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Lauren Camp

No Defense, No Readiness


This season of lost resolve, of moon ovals lengthening

toward tender land. The weather of sudden braking—


all we know is a badly adorned gray.

We each want to hear an old symphony. Against traffic


at the new concrete sculpture, car windows fill

with nearsighted days. Our sympathies slip to firewood


and everlasting dinners. We want rapture or a dream trip

to Cuba. Instead, we drive past a stash of grease. We exist


with doomed enthusiasm, used to this year,

and post our nothings with misspelled disappointments.


A train rattles past with its large mouth.

The clouds all alike inhabit the view. We’re dead


center in this barren landscape. Around us,

people look down, brooding and small, fold their hats.

The Slow Day Explaining the Shallow Attention


In the blue room where he measures the floor tiles, the man waits

            for the messenger to arrive.

The messenger speaks to him in the lean shelter

            and vast environment

            of echoes and bends. He says, Why are your minutes full

            of thin heartbeats? Why have you tied

            such a small line to the commands?

The man has always respected his elders.

I will bring you my jewels, he says.

I will take you through the empty hull of my streets.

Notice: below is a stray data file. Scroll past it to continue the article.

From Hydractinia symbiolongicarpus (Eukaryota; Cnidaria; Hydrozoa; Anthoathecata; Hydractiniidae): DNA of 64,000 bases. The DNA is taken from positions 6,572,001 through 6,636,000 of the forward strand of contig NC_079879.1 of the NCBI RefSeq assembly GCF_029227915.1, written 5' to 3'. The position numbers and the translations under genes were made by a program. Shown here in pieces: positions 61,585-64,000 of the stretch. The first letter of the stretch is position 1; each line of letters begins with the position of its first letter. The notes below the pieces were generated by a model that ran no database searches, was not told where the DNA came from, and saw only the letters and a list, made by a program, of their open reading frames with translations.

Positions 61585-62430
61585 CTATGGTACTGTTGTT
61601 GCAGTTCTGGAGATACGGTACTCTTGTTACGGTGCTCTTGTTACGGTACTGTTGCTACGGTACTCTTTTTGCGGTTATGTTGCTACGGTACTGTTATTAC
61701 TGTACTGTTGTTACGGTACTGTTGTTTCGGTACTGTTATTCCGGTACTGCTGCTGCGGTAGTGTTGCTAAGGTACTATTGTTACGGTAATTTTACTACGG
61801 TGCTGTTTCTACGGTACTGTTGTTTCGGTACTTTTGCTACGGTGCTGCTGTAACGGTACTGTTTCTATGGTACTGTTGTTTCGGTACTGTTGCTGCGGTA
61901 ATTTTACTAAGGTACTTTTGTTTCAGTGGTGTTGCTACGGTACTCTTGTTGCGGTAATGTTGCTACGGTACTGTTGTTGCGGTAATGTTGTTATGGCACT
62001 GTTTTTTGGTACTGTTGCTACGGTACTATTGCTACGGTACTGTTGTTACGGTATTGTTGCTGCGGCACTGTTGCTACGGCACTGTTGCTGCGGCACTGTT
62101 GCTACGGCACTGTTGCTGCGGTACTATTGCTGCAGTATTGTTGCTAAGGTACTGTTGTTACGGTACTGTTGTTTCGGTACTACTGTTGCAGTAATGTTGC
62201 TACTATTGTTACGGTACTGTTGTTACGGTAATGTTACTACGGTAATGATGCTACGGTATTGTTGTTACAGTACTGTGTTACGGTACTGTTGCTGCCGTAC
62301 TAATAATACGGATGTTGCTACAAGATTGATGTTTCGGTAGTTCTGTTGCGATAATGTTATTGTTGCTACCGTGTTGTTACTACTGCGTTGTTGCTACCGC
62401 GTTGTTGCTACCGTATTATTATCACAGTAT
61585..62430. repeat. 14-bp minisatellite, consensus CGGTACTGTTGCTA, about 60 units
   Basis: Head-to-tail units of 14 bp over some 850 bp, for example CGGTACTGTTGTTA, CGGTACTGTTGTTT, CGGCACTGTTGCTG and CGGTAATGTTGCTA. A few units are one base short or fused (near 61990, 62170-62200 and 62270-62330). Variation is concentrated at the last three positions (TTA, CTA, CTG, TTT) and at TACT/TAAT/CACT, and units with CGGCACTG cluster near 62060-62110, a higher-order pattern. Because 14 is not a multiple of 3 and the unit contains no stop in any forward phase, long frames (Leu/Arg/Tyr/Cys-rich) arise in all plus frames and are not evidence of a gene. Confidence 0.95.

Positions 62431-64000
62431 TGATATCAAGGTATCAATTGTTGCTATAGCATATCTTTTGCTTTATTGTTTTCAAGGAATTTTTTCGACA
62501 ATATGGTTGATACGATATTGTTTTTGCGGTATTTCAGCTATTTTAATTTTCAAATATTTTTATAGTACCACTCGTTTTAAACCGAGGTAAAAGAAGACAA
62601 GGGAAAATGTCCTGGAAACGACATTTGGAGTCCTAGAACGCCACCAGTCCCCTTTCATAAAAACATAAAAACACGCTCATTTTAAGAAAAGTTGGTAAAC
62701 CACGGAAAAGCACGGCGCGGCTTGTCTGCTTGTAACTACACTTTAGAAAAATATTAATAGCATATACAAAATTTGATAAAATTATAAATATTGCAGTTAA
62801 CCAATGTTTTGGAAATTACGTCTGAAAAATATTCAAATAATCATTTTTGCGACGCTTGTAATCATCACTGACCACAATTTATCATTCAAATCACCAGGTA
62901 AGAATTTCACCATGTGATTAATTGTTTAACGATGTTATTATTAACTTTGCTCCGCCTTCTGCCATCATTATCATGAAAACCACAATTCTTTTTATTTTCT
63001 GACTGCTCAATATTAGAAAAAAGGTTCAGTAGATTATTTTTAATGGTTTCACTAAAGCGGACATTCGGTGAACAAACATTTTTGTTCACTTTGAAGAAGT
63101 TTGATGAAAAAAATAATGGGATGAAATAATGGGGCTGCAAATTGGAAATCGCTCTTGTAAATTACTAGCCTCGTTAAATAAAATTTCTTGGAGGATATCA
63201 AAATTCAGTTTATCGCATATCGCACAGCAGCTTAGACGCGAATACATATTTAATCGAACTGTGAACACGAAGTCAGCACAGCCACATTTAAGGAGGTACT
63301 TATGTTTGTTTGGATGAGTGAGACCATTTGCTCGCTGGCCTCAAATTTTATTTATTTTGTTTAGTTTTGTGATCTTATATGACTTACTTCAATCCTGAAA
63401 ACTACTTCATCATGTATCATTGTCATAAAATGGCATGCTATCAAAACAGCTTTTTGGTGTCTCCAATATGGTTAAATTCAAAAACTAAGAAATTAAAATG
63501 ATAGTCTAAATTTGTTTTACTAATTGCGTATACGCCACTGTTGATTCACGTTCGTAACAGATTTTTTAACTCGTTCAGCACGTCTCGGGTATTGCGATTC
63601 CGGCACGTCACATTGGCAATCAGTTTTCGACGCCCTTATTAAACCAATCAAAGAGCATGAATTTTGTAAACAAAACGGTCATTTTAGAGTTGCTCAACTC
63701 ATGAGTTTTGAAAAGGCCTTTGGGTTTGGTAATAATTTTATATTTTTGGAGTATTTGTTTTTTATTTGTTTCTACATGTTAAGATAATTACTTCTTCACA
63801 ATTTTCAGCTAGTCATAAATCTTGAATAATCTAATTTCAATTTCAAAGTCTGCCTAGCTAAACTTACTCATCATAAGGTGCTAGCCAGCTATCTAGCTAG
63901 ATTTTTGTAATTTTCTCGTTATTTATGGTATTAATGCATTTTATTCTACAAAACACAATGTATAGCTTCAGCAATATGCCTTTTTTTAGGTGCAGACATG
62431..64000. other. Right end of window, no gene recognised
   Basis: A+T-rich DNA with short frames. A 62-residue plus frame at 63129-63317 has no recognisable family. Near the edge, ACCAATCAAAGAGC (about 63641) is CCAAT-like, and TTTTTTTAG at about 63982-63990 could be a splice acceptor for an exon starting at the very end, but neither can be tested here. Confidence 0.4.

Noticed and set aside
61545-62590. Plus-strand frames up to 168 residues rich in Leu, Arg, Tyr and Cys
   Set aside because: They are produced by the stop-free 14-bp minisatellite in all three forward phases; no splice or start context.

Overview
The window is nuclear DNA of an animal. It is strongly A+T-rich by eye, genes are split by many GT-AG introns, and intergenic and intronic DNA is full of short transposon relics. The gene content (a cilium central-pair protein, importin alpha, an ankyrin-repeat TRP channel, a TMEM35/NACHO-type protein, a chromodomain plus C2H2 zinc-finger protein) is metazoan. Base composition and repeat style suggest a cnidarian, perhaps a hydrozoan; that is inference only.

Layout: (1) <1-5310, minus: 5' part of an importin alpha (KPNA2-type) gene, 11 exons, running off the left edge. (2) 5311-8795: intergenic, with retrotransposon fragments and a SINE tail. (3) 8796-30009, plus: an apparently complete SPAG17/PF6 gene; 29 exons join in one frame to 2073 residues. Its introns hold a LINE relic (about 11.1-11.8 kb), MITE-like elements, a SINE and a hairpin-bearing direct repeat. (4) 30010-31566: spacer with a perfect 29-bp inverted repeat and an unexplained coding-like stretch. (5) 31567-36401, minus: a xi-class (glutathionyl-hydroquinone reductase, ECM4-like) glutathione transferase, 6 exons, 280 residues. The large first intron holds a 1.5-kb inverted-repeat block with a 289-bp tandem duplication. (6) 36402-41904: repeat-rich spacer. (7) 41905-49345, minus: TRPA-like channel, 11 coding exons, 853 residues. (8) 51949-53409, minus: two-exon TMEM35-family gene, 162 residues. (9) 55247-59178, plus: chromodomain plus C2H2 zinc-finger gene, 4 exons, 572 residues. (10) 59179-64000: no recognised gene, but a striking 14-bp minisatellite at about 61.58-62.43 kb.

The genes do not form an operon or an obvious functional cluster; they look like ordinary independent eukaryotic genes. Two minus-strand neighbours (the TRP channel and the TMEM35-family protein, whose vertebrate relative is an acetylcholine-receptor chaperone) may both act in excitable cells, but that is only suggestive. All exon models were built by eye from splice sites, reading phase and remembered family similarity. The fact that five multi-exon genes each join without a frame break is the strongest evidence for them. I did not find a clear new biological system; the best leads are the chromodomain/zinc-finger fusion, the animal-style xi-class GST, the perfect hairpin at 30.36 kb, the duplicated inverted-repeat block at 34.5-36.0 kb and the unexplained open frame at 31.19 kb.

The palm tree at the window raises its shoulders

            and the man sees the palm tree has cleared away the buildings

            of their glass breezes

            and left the unvarying crayons

            of morning. Repetition of orchids.

The man’s words stack into theories that he bullies around.

He asks the messenger, Can I follow you to the parking lot

            to better manage my waning?

Can I travel in the same shade of wheels turning?

The messenger listens to the man all in orange.

Slow down, he says.

What occurs to the man are constant

            unanswerable names. After that, the orbit

            of his final statement.

He strips infinity to Tuesday, Friday, August.

The man is wedged in the racket of a mind made of blackbirds.

He wants to skim the room of its photos and pack his bag.

The messenger says quietly to the man,

            Be all ease. Listen to the bells overhead, to the feathers

            excused from supple language. Sit

            with the sun and believe its hesitations.

The messenger promises when they go it will be sideways:

            cracked skin, bathroom flanks, measured persistence.

They will walk to the layers of solitude. 

Marvel together in the false full moon, and spirit

            the disappearance, those unnecessary words.

L.Camp.Author.Photo (1).jpg

Lauren Camp is the author of four books, including One Hundred Hungers, winner of the Dorset Prize and finalist for the Arab American Book Award. Her most recent collection is Turquoise Door. Her poems have appeared in The Academy of American Poets Poem-a-Day, Slice, The Tampa Review, Crazyhorse, The Cortland Review, and elsewhere. She lives and teaches in New Mexico.

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